The Federal Aviation Administration on Wednesday declared Boeing's (NYSE:BA) 737 MAX safe to fly, authorizing the plane to return to service 20 months after it was grounded following a pair of fatal accidents.
The decision, though expected, is a major milestone for Boeing. The company has bled through more than $15 billion in cash in 2020 in part because of expenses related to storing the planes and keeping suppliers afloat.
The 737 MAX was pulled from service worldwide in March 2019 days after an Ethiopian Air crash that appeared similar to an October 2018 Lion Air crash. Investigators eventually blamed a Boeing software system designed to keep the aircraft level, and recommended a series of changes.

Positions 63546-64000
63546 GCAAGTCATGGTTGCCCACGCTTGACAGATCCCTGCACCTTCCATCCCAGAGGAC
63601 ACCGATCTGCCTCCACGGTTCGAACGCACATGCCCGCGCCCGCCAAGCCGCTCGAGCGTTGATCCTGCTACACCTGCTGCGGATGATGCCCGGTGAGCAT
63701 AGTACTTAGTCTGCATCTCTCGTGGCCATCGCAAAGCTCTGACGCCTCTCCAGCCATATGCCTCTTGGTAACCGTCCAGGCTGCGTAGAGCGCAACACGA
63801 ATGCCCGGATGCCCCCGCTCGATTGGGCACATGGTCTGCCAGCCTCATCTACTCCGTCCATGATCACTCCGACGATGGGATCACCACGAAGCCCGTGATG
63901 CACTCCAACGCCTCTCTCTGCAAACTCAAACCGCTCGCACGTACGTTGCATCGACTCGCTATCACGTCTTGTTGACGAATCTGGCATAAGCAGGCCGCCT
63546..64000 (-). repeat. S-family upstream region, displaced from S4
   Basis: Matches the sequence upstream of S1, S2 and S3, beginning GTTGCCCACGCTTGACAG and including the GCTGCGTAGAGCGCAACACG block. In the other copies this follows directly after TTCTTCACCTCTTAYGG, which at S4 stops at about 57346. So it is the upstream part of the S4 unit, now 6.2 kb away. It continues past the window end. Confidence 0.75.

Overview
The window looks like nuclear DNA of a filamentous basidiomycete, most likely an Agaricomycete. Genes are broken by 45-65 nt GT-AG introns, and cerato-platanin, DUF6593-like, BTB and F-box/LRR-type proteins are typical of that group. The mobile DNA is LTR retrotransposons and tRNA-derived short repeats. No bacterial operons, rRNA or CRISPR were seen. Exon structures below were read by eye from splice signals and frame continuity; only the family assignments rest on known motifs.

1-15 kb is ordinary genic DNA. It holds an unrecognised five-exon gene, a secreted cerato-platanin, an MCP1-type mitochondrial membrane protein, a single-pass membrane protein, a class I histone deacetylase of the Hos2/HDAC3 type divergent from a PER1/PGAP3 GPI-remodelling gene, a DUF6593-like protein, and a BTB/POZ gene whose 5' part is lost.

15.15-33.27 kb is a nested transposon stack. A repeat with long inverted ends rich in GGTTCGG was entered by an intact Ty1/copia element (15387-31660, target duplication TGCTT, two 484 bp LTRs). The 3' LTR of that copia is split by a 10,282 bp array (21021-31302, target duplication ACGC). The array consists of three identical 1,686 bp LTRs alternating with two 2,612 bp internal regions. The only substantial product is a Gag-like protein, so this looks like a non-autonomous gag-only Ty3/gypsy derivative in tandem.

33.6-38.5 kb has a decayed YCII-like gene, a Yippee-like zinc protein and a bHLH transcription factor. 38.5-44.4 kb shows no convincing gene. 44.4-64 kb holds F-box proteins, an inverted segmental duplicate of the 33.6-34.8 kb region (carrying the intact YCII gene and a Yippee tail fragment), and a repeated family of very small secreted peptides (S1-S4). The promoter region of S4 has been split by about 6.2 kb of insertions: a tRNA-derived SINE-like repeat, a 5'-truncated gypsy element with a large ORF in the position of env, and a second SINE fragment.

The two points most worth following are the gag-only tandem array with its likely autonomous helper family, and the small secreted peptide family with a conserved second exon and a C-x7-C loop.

With the FAA signing off on the changes, Boeing should get the all-clear from regulators in Europe, Canada, and elsewhere shortly. It's less certain when China, which accounts for a significant portion of the 737 MAX order book, will reauthorize the plane.
Boeing can now begin to try to place the more than 400 airframes it has built but was unable to deliver during the grounding, which should help boost free cash flow. But the company is selling into a tepid market, with airlines cutting back expansion plans due to the coronavirus pandemic.
Getting the 737 MAX flying again is the first step in Boeing's recovery plan, but the process is still likely to take years as airlines work to rebuild their balance sheets post-pandemic.